Steve Chapman

These failures illuminate the limits of enforcement and the importance of accepting reality. Granting most unauthorized immigrants an avenue to live here legally and eventually become citizens would foster assimilation and make it harder for employers to pay them lower wages than citizens. It would allow young people who did nothing wrong -- because they were brought here as kids -- to escape a dead end.

The state numbers in the Pew report suggest that the reason people come here, through hell and high water, is the lure of jobs -- not, as commonly assumed, the appeal of free government benefits.

"Texas is the only state throughout the Great Recession that has seen an increase in illegal immigration," points out policy analyst Alex Nowrasteh of the libertarian Cato Institute. What Texas offers is a stingy welfare system and a lot of companies eager to hire. Illinois and California, which essentially provide the opposite, saw their numbers drop.

Immigration reform would also have the unexpected effect of inducing some of those here illegally to depart. Before the crackdown, many undocumented foreigners felt free to go home for months or years, if not permanently. But as the cost and risk of sneaking in mushroomed, many of them decided that leaving is not an option.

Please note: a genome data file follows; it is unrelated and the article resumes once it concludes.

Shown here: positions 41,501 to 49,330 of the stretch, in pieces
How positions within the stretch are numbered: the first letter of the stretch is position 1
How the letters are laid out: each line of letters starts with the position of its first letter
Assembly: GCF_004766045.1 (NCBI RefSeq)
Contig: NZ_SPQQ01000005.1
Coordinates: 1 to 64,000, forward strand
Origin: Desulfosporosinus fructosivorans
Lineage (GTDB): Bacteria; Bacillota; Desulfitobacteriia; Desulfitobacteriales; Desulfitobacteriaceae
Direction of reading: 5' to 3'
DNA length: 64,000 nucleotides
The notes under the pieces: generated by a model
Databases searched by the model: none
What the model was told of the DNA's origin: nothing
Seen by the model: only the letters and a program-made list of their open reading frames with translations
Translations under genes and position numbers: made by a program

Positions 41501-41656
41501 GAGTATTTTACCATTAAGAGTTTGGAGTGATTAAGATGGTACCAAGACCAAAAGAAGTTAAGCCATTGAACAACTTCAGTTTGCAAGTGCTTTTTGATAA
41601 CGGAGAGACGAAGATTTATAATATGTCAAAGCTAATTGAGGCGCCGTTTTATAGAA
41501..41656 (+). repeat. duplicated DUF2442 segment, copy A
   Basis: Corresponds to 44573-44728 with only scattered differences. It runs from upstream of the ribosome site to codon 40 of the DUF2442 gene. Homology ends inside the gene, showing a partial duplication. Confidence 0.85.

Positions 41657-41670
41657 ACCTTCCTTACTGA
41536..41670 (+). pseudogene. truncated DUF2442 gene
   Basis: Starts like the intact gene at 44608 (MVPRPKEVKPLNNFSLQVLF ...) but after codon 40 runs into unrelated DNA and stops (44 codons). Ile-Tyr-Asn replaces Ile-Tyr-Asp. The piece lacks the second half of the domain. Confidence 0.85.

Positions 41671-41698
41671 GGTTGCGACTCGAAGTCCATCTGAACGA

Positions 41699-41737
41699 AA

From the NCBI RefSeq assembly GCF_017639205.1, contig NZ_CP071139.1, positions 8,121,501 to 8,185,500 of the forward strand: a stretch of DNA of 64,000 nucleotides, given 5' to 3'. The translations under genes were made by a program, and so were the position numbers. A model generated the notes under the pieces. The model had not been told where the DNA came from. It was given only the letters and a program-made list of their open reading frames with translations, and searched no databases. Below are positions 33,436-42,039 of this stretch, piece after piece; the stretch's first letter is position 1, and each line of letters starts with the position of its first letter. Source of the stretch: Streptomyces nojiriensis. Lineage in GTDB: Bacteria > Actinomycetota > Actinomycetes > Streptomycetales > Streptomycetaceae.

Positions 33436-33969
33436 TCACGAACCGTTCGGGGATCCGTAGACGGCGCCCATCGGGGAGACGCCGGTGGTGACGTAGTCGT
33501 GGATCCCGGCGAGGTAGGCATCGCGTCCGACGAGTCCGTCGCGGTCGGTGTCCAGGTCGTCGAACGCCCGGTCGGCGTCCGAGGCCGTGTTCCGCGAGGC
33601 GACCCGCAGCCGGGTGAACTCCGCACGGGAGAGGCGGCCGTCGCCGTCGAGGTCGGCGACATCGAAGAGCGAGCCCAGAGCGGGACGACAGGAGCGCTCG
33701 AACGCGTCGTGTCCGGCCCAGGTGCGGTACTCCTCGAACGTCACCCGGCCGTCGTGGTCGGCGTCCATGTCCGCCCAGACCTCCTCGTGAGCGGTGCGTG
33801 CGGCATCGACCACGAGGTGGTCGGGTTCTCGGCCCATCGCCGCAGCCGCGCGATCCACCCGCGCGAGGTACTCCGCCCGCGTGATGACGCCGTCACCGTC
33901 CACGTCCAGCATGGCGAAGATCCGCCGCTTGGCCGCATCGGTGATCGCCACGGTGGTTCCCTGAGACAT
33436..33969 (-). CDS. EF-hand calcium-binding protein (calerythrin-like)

A 2011 report from the National Academy of Sciences concluded that "rather than acting as a deterrent, increased enforcement appears to have other effects on migrant behavior: it increases the duration of trips and reduces the likelihood of return migration." This effect is a big reason the undocumented population is so much bigger than it used to be.

The heavy enforcement approach, in short, has been a big federal undertaking stymied by individual choice and market forces, resulting in a huge waste of money. Who could have ever seen that coming?


Steve Chapman

Steve Chapman is a columnist and editorial writer for the Chicago Tribune.
 

 
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